Tuesday, May 24, 2011

Eggs of the Intertidal

Eggs found in the intertidal are often the most difficult items to indentify.  Seattle Aquarium Beach Naturalists have been equipped with ID sheets to make the life easier but for others perhaps this group of images will be of some use.  New image:  illustration added at bottom of Pile Worm eggs...these egg masses are often found floating in the drift in summer and have been a mystery for some time.  This ends up as a clump of dirty tan eggs about the size of a jumbo chicken eggs....individual eggs are not visible without a microscope.  Will try to add image of actual egg mass next time I see one.
Things to Remember:
Arthropod females hold eggs and release hatched larvae (crabs, barnacles, shrimp).
Echinoderms broadcast spawn and do not attach eggs (a few Sea Stars retain eggs till they hatch)
Most worms broadcast spawn some lay attached eggs.
Some Mollusks broadcast spawn....(chitons, limpets, some snails).
Fish often attach eggs (Scuplins, Herring, Lingcod, Smelt) others broadcast spawn (Cod, Flounder) or have live births (Dogfish Sharks, Perch, Rockfish)
Cnidarians mostly broadcast spawn or divide asexually or retain eggs and release tiny adults                    

 BEACH EGGS
Frilled Whelks laying eggs

Dungeness Crab with eggs

Gravid Tidepool Sculpin

Unidentified Polychete worm eating Bubble Shell Eggs

Gravid Tidepool Sculpin


Northern Kelp Crab with eggs

                             

Spinyhead Sculpin male with eggs
Sea Lemon laying eggs

Barnacle Eating Nudibranch with eggs


Big Skate eggs in egg case

Black-clawed Crab with eggs

Bubble Snail with eggs

Bubble Snail with eggs

Burrowing Sea Cucumber with eggs

Gumboot Chiton laying eggs

N. Clingfish with eggs

Crescent Gunnel with eggs


 

Ghost Shrimp with eggs

Green Annelid worm eggs
Green Annelid worm that laid eggs above

Graceful Cancer Crab with eggs


Lacuna snail eggs on eelgrass

Plainfin Midshipman eggs
Plainfin Shipman male with eggs

Moon Snail with egg case (sand collar)

Hairy Triton with eggs



Red Octopus with eggs
Giant Pacific Octopus with eggs

Sculpin eggs

Shaggy Mouse sea slug with eggs



Sea Star female spawning

Sitka Shrimp with eggs

Taylor's Sea Hare eggs

Frilled Dogwinkle with eggs

Sea Lemon sea slug eggs

Opalescent Sea Slug with eggs

Opalescent Sea Slug eggs on Moon Snail sand collar
Frilled Whelk egg capsules

Frilled Whelks mating


Rockweed Isopods mating

Aggregate Anemone dividing

Emarginated Whelk egg capsules

Flatworm and egg masses

Rockweed Isopod with young at pouch

Rockweed Isopod with young at pouch

Plainfin Midshipman eggs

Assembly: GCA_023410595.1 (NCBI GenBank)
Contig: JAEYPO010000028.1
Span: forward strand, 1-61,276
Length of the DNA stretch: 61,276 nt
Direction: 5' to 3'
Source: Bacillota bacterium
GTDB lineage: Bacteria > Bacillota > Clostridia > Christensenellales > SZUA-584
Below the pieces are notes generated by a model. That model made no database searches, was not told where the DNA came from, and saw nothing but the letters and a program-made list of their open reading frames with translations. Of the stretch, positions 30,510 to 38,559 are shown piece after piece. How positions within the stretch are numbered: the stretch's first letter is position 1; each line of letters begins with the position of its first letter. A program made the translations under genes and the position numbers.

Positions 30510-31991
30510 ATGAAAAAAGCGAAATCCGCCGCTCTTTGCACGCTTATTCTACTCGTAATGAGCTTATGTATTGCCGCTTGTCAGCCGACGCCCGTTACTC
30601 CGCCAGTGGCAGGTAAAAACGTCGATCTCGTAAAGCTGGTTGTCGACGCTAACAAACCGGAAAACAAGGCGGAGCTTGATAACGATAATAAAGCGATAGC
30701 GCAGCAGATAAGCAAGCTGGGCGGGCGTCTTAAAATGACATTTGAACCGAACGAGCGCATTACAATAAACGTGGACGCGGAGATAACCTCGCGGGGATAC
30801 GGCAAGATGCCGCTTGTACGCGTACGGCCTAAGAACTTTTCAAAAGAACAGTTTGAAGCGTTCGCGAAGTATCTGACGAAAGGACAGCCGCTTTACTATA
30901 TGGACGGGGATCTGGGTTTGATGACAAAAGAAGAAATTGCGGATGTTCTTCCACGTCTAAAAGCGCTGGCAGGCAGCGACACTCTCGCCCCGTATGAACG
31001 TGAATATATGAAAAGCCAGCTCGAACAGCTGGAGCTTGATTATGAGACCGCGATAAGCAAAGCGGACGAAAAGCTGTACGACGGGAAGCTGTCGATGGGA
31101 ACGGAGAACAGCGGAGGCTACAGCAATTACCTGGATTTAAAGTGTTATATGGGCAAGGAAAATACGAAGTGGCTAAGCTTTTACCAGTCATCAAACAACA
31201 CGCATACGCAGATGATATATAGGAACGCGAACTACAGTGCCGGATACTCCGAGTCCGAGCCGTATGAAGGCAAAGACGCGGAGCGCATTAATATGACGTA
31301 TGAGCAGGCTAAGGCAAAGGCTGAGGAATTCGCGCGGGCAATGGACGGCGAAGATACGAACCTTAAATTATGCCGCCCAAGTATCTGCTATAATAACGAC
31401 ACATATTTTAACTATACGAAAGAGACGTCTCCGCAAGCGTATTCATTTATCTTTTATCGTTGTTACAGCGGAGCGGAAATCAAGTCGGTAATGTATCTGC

Porcelain Crab with eggs

Lacuna Snail with eggs

Hairy Shore Crab with eggs
Noble Sea Lemon eggs

Lacuna Snail eggs

Lacuna snail with egg mass on shell
Pile Worm eggs

10 comments:

  1. Hello
    I really want to tell you that it's just amazing and unique blog.i never seen such beautiful blog before.actually identification of different eggs
    are really very difficult.good job.
    Thanks
    Sea animals

    ReplyDelete
  2. I just found this, and it has the eggs I had despaired of finding. (The green annelid eggs.)

    Thank you, thank you, thank you!

    Bookmarked. I'll be back, often.

    ReplyDelete
  3. Just found your marvelous blog and am having a wonderful time looking at many of your posts. Wish I had found this particular post regarding eggs a couple of years ago when I began to learn about intertidal zone creatures... the folks at the dive shop (!) told me that the barnacle-eating nudibranch eggs were sponges...
    Looking forward to seeing more and more of your fabulous blog!

    ReplyDelete
  4. Buzz,
    I couldn't agree more with the comments above. All of your blog info is phenomenal. If only I had the brain to retain it all! Oh well, I guess that means I will return often!!
    Leslie

    ReplyDelete
    Replies
    1. Thank's much Leslie for the nice comment......makes doing this all the more fun.
      Buzz

      Delete
  5. Thank you! I volunteer with 1st, 2nd, and 3rd graders and help them understand beach finds and ecology. Sculpin eggs. That's what they are! Your photo of Moonsnail and egg band is super too.

    ReplyDelete
  6. Wow! Thank you! I'm inspired to go out and try to find these guys.

    ReplyDelete
    Replies
    1. Thanks much for the comment.....lots of people hunting eggs today :)

      Delete